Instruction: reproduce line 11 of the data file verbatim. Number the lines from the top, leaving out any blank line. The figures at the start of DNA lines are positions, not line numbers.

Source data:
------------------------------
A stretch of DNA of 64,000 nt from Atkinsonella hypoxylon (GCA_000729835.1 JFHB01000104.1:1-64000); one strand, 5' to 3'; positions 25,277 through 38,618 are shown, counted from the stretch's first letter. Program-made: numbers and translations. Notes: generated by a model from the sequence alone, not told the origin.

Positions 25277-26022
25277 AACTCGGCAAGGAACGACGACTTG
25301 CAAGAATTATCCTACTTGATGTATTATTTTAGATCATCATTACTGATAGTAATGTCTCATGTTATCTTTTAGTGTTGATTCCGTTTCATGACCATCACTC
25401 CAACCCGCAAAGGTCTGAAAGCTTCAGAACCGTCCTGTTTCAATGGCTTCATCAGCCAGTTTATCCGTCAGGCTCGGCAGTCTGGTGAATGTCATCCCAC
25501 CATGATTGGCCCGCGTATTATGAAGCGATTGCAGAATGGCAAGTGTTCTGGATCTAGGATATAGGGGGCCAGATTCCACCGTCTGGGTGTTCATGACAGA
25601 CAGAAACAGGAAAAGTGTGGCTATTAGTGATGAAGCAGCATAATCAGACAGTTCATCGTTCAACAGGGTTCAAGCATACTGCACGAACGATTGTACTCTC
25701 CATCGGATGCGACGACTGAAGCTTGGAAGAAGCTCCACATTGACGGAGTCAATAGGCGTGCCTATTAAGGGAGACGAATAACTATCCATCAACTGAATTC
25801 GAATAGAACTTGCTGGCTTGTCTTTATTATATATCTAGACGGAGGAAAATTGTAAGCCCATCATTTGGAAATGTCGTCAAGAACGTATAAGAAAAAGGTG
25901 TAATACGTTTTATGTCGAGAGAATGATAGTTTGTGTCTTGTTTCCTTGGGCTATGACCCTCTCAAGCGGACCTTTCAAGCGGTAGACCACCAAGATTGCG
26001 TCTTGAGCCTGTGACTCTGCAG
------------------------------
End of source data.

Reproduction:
26001 TCTTGAGCCTGTGACTCTGCAG